HTC set to launch 2 Mango phones in Taiwan


CNA

TAIPEI — Taiwanese smart phone maker HTC Corp. will launch two phones, powered by Microsoft’s new Mango Windows software, on the local market tomorrow, as it seeks to expand its product portfolio to compete with Apple Inc. and Samsung Electronics Co.

HTC, the world’s No.5 smart phone maker, and Microsoft plan to jointly introduce in Taiwan the HTC TITAN and the HTC Radar, which were unveiled in London last month, according to an HTC press release. The 4.7-inch TITAN has a huge virtual keyboard that allows for quick typing and it facilitates cloud storage of documents.

With the 3.8-inch HTC Radar, users can update on social networks without switching applications or disrupting the flow of conversation.

In the UK, the high-end TITAN is priced at 470 euros while the mid-range Radar is tagged at 314 euros. The prices of the phones in Taiwan have not yet been announced.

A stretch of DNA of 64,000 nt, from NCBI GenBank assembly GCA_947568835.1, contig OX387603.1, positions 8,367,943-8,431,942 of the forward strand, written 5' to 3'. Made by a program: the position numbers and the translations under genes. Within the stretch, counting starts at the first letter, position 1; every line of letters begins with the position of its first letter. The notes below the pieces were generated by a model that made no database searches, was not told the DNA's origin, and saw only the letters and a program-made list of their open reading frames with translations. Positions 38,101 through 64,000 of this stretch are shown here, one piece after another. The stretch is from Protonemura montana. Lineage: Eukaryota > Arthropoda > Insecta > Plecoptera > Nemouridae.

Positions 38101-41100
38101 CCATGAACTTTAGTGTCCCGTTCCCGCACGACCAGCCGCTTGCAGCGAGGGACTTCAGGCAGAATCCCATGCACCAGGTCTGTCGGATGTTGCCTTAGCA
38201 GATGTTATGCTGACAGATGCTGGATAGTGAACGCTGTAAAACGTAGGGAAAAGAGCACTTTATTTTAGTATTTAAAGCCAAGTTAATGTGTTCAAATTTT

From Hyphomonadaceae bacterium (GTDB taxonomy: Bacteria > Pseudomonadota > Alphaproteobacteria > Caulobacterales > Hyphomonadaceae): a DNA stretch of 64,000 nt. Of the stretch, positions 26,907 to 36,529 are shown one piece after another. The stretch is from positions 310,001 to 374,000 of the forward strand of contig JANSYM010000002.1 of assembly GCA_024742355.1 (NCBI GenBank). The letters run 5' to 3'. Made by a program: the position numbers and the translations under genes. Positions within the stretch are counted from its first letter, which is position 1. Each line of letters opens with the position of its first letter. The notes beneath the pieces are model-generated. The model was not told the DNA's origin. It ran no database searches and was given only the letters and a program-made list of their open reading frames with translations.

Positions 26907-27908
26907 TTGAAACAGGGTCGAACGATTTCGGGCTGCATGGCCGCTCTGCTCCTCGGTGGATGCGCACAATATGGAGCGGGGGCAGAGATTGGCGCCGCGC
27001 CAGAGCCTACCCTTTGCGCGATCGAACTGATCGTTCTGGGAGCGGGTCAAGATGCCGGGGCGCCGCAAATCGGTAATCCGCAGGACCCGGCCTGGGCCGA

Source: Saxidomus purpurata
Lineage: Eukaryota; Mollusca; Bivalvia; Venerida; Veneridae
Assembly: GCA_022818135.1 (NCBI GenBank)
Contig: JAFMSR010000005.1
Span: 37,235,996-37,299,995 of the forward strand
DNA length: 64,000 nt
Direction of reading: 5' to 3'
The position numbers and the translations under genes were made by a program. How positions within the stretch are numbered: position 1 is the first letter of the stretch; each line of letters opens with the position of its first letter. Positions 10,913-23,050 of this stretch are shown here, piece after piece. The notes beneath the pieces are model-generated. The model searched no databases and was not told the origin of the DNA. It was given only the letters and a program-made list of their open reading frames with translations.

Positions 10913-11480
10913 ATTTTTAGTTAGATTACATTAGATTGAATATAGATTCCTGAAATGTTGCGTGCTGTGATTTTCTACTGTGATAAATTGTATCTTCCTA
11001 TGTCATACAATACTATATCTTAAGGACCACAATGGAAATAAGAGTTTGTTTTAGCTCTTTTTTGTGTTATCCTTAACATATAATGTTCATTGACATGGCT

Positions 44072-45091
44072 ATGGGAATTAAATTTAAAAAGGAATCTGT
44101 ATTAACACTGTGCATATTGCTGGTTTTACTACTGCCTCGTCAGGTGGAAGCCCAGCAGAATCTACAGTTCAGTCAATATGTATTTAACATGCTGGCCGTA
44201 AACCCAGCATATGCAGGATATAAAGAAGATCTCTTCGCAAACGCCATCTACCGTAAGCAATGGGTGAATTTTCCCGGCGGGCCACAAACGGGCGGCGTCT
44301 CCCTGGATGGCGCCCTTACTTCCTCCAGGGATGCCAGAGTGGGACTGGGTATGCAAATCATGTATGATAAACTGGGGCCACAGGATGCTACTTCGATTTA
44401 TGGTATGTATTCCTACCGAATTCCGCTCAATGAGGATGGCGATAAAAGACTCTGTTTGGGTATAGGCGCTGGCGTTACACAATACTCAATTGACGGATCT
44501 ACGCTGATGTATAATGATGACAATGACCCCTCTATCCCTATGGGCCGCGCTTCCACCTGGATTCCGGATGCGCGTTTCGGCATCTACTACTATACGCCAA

The product launch notice came just days after HTC introduced its second Beats phone, the HTC Sensation XL, a 4.7-inch model that features Google’s Android software and enhanced audio technology from Beats Electronics.

Meanwhile, Samsung has decided to postpone the launch of its new Google phone, dubbed “Nexus Prime,” which was scheduled for Oct. 11. The South Korean company said it didn’t feel right to hold a product launch so close to Apple co-founder Steve Jobs’ death.

Microsoft is betting on the release of its new Windows mobile platform to regain ground in the growing smart phone market, which is now dominated by the Android and the iOS operating systems.

According to the Market Intelligence and Consulting Institute (MIC), worldwide smart phone shipments will grow 35.8 percent year-on-year from 452 million units this year to 614 million units in 2012, with a compound annual growth rate of 25.8 percent during the next five years.

Android will remain the biggest smart phone OS in 2012, taking about 50 percent of the market, while iOS and Windows will account for 19 percent and 13 percent, respectively, the MIC said.